Monday, April 01, 2024

2024.04.01 Hopewell @Home ▫ Romans 12:17–21

Read Romans 12:17–21

Questions from the Scripture text: What aren’t we to do to anyone (Romans 12:17)? For what are we to have regard? Before whom? What does Romans 12:18 command? Under what conditions? To what extent? How does the apostle address them in Romans 12:19? What does he tell them not to do? What should they do instead? Why? To whom does what belong? What will He do? Who says? What should we do with a hungry enemy (Romans 12:20)? What should we do with a thirsty one? What will we do in this way? What does Romans 12:21 say not to do? What does it say to do?

What about our relationships outside the church? Romans 12:17–21 prepares us for the sermon in the midweek prayer meeting. In these five verses of Holy Scripture, the Holy Spirit teaches us that we should live godly and peaceably with all, and especially love our enemies. 

How to live with all menRomans 12:17-18. With Romans 12:17 we move out of the sphere of “one another” (cf. Romans 12:16) into how we are to relate to “all men” (Romans 12:17Romans 12:18). If we needed to be prepared to respond rightly to sinners within the church (Romans 12:14), how much more we need that instruction when dealing with the world! 

One thing that we have learned throughout the book of Romans is that we never know whom the Lord might save. The apostle who penned the letter is a prime example of this. How amazing it might have been for a persecuted believer, who blessed Saul of Tarsus and prayed for him, to hear of his conversion and subsequently of all of his ministry. Repaying evil for evil isn’t permitted for anyone (Romans 12:17a). And it doesn’t matter whose eyes are upon us, we must always act with a view toward what is good (verse 17b). 

Similarly, Romans 12:18 tells us to live peaceably with all men. The first two clauses acknowledge that sometimes peace is not possible; sometimes peace just isn’t something we have the opportunity to bring about. But, the command as a whole still implies that we will often be able to forge/maintain peace with others. So, while Romans 12:1-16 has made it clear that there ought to be a transformed, other-worldly quality to our relationships within the church, now Romans 12:17-18 make it equally clear that all of our relationships should be affected by the transformation we have gone through.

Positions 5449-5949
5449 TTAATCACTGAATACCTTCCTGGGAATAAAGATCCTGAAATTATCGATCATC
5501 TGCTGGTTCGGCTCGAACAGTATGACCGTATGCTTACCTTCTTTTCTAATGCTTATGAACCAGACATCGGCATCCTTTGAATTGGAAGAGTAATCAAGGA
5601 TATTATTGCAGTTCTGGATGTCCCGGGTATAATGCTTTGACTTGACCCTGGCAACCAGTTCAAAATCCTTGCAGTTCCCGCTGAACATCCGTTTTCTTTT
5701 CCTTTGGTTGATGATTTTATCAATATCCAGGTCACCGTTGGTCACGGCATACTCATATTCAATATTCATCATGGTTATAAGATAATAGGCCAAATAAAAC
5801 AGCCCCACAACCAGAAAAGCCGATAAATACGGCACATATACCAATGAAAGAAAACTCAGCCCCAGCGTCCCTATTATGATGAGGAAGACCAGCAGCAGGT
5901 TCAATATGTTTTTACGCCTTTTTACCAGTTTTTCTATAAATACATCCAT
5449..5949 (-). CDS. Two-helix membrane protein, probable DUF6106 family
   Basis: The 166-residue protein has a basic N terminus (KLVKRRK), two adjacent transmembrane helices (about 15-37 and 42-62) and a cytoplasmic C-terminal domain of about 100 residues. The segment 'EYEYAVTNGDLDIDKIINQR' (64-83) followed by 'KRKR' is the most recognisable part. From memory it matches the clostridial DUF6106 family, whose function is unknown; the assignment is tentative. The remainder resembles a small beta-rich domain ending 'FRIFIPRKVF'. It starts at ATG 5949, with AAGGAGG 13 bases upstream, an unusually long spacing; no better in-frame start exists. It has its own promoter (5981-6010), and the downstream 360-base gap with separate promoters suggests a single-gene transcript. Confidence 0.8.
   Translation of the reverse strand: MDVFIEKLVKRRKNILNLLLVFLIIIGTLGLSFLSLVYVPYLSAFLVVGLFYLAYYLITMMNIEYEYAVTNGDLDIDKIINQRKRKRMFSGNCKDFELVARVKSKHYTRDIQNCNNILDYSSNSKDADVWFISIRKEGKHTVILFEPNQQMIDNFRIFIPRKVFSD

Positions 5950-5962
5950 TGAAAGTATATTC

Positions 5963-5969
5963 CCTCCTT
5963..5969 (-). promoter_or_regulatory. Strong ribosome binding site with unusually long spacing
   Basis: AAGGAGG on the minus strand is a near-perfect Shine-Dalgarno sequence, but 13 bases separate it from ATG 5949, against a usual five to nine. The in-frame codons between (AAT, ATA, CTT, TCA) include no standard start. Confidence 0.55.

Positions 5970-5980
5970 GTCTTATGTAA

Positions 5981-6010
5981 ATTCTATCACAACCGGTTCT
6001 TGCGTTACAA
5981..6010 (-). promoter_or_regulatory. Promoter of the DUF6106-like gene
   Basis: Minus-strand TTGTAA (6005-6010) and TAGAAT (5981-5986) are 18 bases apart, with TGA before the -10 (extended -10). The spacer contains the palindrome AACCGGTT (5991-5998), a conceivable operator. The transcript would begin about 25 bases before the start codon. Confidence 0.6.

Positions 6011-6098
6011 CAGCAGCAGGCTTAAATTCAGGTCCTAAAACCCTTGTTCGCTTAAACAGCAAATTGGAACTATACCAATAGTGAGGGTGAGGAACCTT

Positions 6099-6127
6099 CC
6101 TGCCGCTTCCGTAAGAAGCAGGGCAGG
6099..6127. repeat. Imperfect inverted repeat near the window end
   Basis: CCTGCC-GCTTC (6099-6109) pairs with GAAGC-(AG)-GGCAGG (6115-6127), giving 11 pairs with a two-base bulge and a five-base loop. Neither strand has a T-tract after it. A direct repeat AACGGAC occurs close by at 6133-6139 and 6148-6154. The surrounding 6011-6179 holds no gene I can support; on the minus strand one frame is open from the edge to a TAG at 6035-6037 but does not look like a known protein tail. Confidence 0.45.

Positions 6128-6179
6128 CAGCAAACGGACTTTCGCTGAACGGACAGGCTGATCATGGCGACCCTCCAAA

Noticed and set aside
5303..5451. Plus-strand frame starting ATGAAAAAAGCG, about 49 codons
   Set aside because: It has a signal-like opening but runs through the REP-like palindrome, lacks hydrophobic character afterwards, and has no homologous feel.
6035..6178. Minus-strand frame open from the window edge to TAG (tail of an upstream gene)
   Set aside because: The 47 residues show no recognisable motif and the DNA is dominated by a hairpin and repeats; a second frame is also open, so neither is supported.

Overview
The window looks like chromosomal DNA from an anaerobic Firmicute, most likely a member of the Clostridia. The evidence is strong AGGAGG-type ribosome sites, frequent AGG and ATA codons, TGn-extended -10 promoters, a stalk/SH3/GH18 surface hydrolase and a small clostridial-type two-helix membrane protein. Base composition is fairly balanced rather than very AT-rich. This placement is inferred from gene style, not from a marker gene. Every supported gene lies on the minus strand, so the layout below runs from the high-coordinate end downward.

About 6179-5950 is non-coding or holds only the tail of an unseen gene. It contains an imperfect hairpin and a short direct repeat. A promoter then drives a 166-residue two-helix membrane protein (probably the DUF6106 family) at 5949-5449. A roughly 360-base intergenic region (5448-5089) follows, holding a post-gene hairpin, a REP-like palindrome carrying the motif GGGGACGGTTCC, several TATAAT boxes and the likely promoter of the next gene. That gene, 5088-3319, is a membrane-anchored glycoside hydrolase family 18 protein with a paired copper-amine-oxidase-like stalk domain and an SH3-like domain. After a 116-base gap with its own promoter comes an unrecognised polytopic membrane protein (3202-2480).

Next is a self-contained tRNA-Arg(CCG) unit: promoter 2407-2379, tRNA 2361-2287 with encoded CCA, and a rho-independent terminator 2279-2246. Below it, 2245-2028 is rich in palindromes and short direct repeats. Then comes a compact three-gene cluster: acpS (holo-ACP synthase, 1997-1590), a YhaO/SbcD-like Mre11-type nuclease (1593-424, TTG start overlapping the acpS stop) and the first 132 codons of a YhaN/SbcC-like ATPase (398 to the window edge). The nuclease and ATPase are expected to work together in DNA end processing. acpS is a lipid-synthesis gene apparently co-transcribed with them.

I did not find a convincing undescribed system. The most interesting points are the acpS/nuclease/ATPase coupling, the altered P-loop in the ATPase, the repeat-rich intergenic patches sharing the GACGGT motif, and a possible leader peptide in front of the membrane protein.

What to do with enemiesRomans 12:19-21. If the gospel changes how we treat everyone (Romans 12:17-18), then there is one group with whom our interactions will be very different than that of unbelievers: enemies (Romans 12:19-21). There will be those who do not merely do us ill as a one-off, but who are enemies (Romans 12:20) and evil (Romans 12:21).  It is in dealing with enemies that believers especially differentiate themselves from the world (cf. Matthew 5:44–48). Romans 12:17 already told us not to do them ill back; now Romans 12:19 reminds us that vengeance is not given to any individual in himself. 

There are earthly avengers of those who practice evil (Romans 13:4), and we must submit to Christ’s institutions and order. Even more, we must remember that ultimate vengeance isn’t something that anyone else has right or ability to exercise; only the Lord Himself can do that. “Vengeance is Mine, I will repay.” Sin is, first and foremost, against the Lord. And repayment is, ultimately, only possible from the Lord.

This frees us up to love our enemies, to keep notice of if he is hungry or if he is thirsty, so that we can rush to minister to him as providence affords us opportunity. Either the coals of fire in the last of Romans 12:20 will be the increasing pressure, of the wrath of God, by which the enemy is saved; or, it is the increased wrath that he will suffer for having continue to sin even against the Christian that loved him. In both situations, the “good” of the believer overcomes the “evil” of his enemy (Romans 12:21). 

What unbelievers regularly get a chance to observe you and interact with you? What do they see and experience? Who does you evil? Who might even count you as an enemy? What are ways that you can come up with to do them good?

Sample prayer:  Lord, thank You for Christ, and for His conduct before all men, and His love for His enemies. Indeed, we were once those enemies. But now that You have joined us to Him by Your grace, give us to live peaceably with all men and to love our own enemies. Your wrath and vengeance are perfect. Grant unto us the humility and faith to leave that entirely in Your hands. And enable us to overcome evil with good, we ask, through Christ, AMEN!

Suggested songs: ARP109A  “God of My Praise” or TPH464 “The Beatitudes” 

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